Since voter fraud is "virtually impossible to prove," Schneider reasons it's also virtually impossible to prove it doesn't exist -- and on a massive scale.
It's possible, says Schneider, that laws relaxing voter-registration requirements "may have allowed groups like ACORN to stuff the rolls with names of fictitious people." And once those votes are cast, "it is impossible to track down who came in and voted using that name."
It also stands to reason, Schneider insinuates, that voter fraud is most prevalent in those big cities with the largest populations represented by Democratic district attorneys who are least likely, for political reasons, to prosecute such "crimes."
There may be very little vote fraud, Schneider concedes. Then again, "there may be a great deal." But in the absence of the draconian steps Republicans are taking to deliberately make voting more difficult (by means of voter ID requirements and the like) "we just won't know."
Schneider offers no proof for his slanderous assertion that Democrats are stealing elections. What he offers instead are tantalizing possibilities.
Schneider cites a 2008 report issued by the Milwaukee Police Department on its investigation of possible fraud in the 2004 election. The report states the department's "belief" that 16 workers from the John Kerry campaign and third-party groups "committed felony crimes" that went unprosecuted.
As evidence, the MPD found 128 individuals registered to vote in a building that had no residential living. Schneider said the MPD task force also questioned the validity of several homeless shelters - one that had 162 registered voters and another 136.
The numbers of voters involved is telling: 16, 128, 162, 136. These are not the hordes out of which landslides are fashioned and Schneider undercuts his own argument by showcasing such puny returns. As even he admits: "It wouldn't occur to me to risk imprisonment to cast a few extra votes. Then again, it wouldn't occur to me to pepper-spray entire groups of shoppers on Black Friday in order to be the first to purchase discount electronics, but apparently people do it."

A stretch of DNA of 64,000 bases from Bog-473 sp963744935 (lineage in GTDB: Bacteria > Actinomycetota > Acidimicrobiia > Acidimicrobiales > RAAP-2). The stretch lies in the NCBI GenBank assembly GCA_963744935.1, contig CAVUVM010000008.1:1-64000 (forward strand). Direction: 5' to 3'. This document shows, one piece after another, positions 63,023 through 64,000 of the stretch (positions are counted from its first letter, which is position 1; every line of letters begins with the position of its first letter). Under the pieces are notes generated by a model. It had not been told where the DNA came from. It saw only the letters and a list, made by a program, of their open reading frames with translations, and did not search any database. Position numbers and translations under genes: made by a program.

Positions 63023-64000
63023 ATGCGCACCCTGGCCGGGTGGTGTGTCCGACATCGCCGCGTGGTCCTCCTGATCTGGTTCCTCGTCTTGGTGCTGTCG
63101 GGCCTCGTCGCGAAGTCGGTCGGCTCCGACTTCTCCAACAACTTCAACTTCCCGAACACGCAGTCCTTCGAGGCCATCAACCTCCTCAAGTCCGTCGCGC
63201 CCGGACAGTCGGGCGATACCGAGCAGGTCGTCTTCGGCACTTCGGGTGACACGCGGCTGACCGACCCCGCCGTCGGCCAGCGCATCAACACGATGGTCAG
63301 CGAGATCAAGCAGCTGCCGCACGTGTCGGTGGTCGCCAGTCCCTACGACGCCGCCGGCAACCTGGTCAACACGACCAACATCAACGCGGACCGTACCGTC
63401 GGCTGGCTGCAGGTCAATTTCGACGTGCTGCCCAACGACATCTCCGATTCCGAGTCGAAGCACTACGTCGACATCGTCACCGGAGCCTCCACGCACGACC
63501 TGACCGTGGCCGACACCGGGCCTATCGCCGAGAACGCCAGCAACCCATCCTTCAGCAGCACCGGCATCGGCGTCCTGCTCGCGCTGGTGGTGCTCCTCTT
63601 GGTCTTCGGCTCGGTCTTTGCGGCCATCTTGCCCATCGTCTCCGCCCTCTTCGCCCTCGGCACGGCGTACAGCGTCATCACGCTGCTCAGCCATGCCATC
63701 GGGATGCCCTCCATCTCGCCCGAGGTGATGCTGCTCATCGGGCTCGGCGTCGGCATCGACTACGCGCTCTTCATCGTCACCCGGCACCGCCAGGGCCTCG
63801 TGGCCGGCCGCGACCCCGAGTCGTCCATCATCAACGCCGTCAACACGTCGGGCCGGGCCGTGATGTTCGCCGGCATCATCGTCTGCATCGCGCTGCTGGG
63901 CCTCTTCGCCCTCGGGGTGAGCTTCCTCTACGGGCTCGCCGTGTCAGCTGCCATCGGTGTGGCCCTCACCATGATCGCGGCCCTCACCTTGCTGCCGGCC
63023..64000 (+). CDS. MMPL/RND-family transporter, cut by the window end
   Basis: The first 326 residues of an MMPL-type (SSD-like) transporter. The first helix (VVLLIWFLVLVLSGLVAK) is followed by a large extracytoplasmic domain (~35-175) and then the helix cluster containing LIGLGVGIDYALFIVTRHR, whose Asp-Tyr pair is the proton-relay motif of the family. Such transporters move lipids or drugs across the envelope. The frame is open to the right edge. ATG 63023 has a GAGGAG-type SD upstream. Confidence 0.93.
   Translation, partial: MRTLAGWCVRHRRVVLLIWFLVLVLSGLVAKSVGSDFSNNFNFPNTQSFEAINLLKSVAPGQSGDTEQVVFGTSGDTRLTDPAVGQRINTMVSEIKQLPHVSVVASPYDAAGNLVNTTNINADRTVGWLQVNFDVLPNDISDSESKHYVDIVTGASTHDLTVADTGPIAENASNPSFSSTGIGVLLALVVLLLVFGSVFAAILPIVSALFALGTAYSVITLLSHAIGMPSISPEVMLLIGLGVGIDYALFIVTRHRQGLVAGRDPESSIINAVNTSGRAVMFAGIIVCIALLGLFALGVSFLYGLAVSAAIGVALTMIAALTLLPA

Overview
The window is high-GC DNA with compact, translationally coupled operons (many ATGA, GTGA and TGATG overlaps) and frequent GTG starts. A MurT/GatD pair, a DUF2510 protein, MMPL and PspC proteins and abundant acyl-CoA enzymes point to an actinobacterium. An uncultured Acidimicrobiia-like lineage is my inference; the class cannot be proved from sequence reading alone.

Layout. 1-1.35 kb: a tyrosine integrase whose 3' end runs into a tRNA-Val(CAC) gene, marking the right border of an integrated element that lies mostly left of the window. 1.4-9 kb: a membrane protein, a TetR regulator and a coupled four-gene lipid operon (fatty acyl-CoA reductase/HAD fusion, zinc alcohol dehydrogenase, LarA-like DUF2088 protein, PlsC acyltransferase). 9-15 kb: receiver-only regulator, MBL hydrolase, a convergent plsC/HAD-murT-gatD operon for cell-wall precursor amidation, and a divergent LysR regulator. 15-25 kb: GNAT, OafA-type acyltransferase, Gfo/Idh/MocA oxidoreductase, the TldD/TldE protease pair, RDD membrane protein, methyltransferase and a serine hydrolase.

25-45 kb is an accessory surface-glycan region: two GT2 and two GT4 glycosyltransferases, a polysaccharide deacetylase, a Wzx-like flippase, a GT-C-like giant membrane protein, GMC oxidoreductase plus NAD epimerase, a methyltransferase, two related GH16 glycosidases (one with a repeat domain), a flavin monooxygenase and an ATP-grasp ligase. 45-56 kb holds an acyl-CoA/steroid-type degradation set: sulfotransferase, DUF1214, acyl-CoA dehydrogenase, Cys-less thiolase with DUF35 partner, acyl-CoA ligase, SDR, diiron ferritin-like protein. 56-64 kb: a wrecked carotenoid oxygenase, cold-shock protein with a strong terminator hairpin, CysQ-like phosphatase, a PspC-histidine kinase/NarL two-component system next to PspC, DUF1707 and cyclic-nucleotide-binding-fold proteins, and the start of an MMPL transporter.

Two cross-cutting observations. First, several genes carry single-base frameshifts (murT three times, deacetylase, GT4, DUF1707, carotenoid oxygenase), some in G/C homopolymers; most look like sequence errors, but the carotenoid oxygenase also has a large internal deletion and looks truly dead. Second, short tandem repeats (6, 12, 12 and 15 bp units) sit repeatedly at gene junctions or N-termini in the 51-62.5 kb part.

Irregularities in voter registration drives are a dime a dozen. This is especially true where volunteers or lowly-paid canvassers -- who may literally be earning a dime for every dozen signatures they get -- are registering voters or collecting signatures for candidates and ballot petitions in shopping malls and outside grocery stores. And because mistakes (and even fraud) are common in these drives, everyone who does this for a living abides by the rule of thumb that you must always collect twice as many signatures as you actually need just to be safe.
"Mickey Mouse" is not only a registered Democrat from the Cleveland inner-city. The precocious rodent is also a Tea Party activist from Arkansas. And a "Save the Whales" environmentalist from Cape Cod. And a bottle-returning militant re-cycler from just about anywhere. And, if I had to bet, someone who thinks Newt Gingrich should be on the ballot in all 50 states.